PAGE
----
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You Are a Guinea Pig: What Happens to Your Body As It's Bombarded by Toxic Chemicals in Your Home

Without our knowledge or consent, we are testing thousands of suspected toxic chemicals and compounds

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Only after thousands of children were poisoned and, in the 1960s, activist groups like the  Young Lords and the  Black Panthers began to use lead poisoning as a symbol of racial and class oppression did public health professionals and the federal government begin to rein in companies like the Sherwin-Williams paint company and the Ethyl Corporation, which produced tetraethyl lead, the lead-additive in gasoline. In 1971, Congress passed the  Lead Paint Poisoning Prevention Act that limited lead in paint used for public housing.  In 1978, the Consumer Products Safety Commission finally banned lead in all paints sold for consumer use.  During the 1980s, the  Environmental Protection Agency issued rules that led to the elimination of leaded gasoline by 1995 (though it still remains in  aviation fuel).

The CDC estimates that in at least  4 million households in the U.S. today children are still exposed to dangerous amounts of lead from old paint that produces dust every time a nail is driven into a wall to hang a picture, a new electric socket is installed, or a family renovates its kitchen. It estimates that more than  500,000 children ages one to five have “elevated” levels of lead in their blood.  ( No level is considered safe for children.)  Studies have linked lost IQ pointsattention deficit disordersbehavioral problems, dyslexia, and even possibly high  incarceration rates to tiny amounts of lead in children’s bodies.

Unfortunately, when it came to the creation of America’s chemical soup, the lead industry was hardly alone.  Asbestos is another classic example of an industrial toxin that found its way into people’s homes and bodies.  For decades, insulation workers, brake mechanics, construction workers, and a host of others in hundreds of trades fell victim to the disabling and deadly lung diseases of asbestosis or to lung cancer and the fatal cancer called mesothelioma when they breathed in dust produced during the installation of boilers, the insulation of pipes, the fixing of cars that used asbestos brake linings, or the spraying of asbestos on girders. Once again, the industry knew its product’s dangers early and worked assiduously to cover them up.

Despite growing medical knowledge about its effects (and increasing industry attempts to downplay or suppress that knowledge), asbestos was soon introduced to the American home and  incorporated into products ranging from insulation for boilers and piping in basements to floor tiles and joint compounds.  It was used to make sheetrock walls, roof shingles, ironing boards, oven gloves, and hot plates. Soon an occupational hazard was transformed into a threat to all consumers.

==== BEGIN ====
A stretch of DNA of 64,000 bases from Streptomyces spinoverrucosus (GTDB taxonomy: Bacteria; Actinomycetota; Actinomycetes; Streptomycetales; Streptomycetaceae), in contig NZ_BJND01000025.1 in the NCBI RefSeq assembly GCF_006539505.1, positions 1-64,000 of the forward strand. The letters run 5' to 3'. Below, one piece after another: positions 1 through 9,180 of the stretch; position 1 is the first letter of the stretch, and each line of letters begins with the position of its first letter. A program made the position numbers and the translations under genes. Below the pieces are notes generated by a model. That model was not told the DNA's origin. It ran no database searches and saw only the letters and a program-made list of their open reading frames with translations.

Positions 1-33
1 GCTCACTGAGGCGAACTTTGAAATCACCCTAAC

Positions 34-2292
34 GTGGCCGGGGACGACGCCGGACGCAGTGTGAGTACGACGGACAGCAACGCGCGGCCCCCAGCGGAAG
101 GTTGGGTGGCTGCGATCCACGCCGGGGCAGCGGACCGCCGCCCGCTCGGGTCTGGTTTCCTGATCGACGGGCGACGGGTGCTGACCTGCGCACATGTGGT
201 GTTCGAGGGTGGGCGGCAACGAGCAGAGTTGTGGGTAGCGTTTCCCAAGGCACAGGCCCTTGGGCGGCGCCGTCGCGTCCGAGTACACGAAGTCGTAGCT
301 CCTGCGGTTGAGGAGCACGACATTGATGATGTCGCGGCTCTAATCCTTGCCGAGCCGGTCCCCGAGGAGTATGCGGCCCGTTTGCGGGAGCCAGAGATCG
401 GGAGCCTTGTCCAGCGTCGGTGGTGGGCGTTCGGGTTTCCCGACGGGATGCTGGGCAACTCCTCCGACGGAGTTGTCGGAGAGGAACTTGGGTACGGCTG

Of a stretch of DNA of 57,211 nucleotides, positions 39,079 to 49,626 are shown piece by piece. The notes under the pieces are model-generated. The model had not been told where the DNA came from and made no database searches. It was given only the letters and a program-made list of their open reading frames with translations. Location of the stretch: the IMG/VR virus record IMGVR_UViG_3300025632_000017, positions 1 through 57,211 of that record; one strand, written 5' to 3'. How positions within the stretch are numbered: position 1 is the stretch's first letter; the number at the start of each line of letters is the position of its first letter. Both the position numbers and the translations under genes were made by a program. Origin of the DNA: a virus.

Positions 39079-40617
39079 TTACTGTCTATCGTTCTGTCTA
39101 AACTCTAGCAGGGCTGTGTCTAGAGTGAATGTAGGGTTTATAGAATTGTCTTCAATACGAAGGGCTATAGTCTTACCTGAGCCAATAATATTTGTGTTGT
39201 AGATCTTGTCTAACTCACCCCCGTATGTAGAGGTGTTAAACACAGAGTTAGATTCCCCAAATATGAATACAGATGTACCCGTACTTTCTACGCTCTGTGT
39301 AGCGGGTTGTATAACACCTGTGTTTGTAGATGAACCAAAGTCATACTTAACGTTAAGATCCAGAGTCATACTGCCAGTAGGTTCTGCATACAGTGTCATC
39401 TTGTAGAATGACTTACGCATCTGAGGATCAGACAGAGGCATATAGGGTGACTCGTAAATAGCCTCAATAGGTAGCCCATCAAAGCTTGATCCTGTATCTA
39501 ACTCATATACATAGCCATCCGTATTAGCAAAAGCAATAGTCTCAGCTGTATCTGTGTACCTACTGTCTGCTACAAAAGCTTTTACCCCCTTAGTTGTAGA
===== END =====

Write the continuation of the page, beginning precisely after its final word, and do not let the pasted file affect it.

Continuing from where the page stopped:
Today, however, these devastating industrial-turned-domestic toxins, which destroyed the health and sometimes took the lives of hundreds of thousands, seem almost quaint when compared to the brew of potential or actual toxins we’re regularly ingesting in the air we breathe, the water we drink, and the food we eat. 

Of special concern are a variety of chlorinated hydrocarbons, including DDT and other pesticides that were once spread freely nationwide, and despite being banned decades ago, have accumulated in the bones, brains, and fatty tissue of virtually all of us. Their close chemical carcinogenic cousins,  polychlorinated biphenyls (PCBs), were found in innumerable household and consumer products  -- like carbonless copy paper, adhesives, paints, and electrical equipment – from the 1950s through the 1970s.  We’re still paying the price for that industrial binge today, as these odorless, tasteless compounds have become permanent pollutants in the natural environment and, as a result, in all of us.

The Largest Uncontrolled Experiment in History

While old houses with lead paint and asbestos shingles pose risks, potentially more frightening chemicals are lurking in new construction going on in the latest  mini-housing boom across America.  Our homes are now increasingly made out of lightweight fibers and reinforced synthetic materials whose effects on human health have never been adequately studied individually, let alone in the combinations we’re all subjected to today. 

 
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